New Zealand v England, 2nd Test, Wellington, 4th day March 16, 2008

England chip away at New Zealand

New Zealand 198 and 242 for 6 (McCullum 43*, Taylor 55) need another 196 runs to beat England 342 and 293
Scorecard and ball-by-ball commentary
How they were out


Ryan Sidebottom led the attack brilliantly on the fourth day © Getty Images
 

England inched closer to a series-levelling victory on a blustery fourth day in Wellington, reducing New Zealand to 242 for 6 at stumps, but they didn't help their cause in spilling at least five chances. Brendon McCullum and Jacob Oram counterattacked with an aggressive sixth-wicket stand of 69 before Ryan Sidebottom removed Oram with the new ball shortly before the close.

Fielding aside, it was a fine performance by England's bowlers - led, of course, by Sidebottom whose stature grows with every match. He ought to have had five wickets to his name by the close, not 3 for 72, but continues to be Michael Vaughan's go-to bowler. Supporting him was Stuart Broad, the coltish young bowler drafted in with James Anderson to replace Steve Harmison and Matthew Hoggard. Broad improved upon an encouraging (if mousey) display in the first innings to produce fine figures of 2 for 38 from 16 tight, fast overs - though he was officially warned by Rudi Koertzen for stepping onto the pitch, a problem which afflicted him in his debut Test against Sri Lanka last year too.

It was Broad who provided Vaughan with a much-needed breakthrough in the afternoon, removing Stephen Fleming and Matthew Bell who had begun to look confident in their second-wicket stand of 51. Fleming, playing his final innings in front of his home crowd, was nearly caught off the first ball he faced from Sidebottom, but he soon responded with a slashing cut through point off Anderson, who had drawn the short straw in the session and was forced to run in from the City End of the ground into the teeth of a Wellington gale.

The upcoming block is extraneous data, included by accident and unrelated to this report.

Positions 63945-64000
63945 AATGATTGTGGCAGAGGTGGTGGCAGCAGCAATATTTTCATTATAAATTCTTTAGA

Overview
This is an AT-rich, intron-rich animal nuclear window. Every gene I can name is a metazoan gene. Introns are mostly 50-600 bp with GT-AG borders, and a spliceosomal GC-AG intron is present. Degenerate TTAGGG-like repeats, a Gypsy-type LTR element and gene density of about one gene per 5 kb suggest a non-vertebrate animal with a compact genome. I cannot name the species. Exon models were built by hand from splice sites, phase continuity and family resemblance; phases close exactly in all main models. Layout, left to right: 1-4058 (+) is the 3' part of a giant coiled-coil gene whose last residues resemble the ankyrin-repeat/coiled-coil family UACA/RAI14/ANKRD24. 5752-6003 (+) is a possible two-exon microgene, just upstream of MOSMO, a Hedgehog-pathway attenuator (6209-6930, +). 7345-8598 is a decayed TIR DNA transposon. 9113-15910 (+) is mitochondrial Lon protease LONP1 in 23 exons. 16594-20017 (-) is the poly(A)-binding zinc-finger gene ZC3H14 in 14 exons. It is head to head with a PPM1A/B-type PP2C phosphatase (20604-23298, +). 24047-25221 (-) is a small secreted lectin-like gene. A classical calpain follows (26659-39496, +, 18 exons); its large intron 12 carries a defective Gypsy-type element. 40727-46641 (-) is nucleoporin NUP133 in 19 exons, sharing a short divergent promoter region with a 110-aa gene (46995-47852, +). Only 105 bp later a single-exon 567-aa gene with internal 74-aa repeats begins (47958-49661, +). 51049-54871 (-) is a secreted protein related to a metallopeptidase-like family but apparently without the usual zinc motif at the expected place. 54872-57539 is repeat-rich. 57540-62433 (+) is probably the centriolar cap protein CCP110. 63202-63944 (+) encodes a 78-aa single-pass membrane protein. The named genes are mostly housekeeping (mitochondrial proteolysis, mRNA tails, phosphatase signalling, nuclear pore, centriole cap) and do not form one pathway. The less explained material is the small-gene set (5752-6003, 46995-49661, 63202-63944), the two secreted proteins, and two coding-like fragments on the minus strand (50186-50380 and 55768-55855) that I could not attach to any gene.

Paul Collingwood eventually relieved him in the 17th over, and immediately found Fleming's outside edge with a good-length delivery on off stump. However, Tim Ambrose, standing up to the stumps, was unable to adjust in time and the chance bounced off the tip of his gloves. It was his first blemish of the series.

Bell resembled a man under immense pressure and batted accordingly, nudging his score along with the occasional extravagant heave over point. He was dropped on 27 off Broad when he nibbled one to Collingwood at second slip who shelled the simplest of chances. Broad didn't have to wait too long to hit back as Bell pushed at a good-length delivery outside his off stump, handing Ambrose a simple chance. But the real celebrations began four balls later when he bowled Fleming with a corker which nipped back off a length, clipping his off stump - a disastrous leave by Fleming who departed to a rousing reception by his home crowd faithful. His career average lies tantalisingly short of 40 with just one Test remaining of a distinguished career.

At 70 for 3 England sensed a shift in momentum but Mathew Sinclair and Ross Taylor chose to attack, regardless of the mountain New Zealand were faced with climbing. Sinclair climbed into Anderson with two fierce cuts, while Taylor again infuriated the bowlers' lines by shuffling across to the off side and flicking through midwicket. Both were dropped as tea neared, however. Alastair Cook almost pulled off one of his blinders in the gully diving to his left to dismiss Sinclair, and Taylor should have been held by Kevin Pietersen at mid-off who made a mess of the simplest of chances off Monty Panesar.

Taylor brought up a neat fifty from 65 balls before Sidebottom bent one back into his pads to reduce New Zealand to 173 for 5, but Oram and McCullum - batting at least two feet out of his crease - gave England cause for concern with a combative sixth-wicket stand of 68. That Broad held his nerve late in the day against the bristling aggression of McCullum speaks volumes for his temperament, if not his genes.

If England's fielding reaching its zenith in Hamilton, today was their nadir - summed up in exquisite fashion by Graeme Swann's hopeless wang over the wicketkeeper's head which flew for four. It was ill-disciplined cricket, contrasting starkly with the discipline of the bowling. If they can marry both facets of the game tomorrow morning, all eyes turn to Napier for a fascinating series finale.

Will Luke is a staff writer at Cricinfo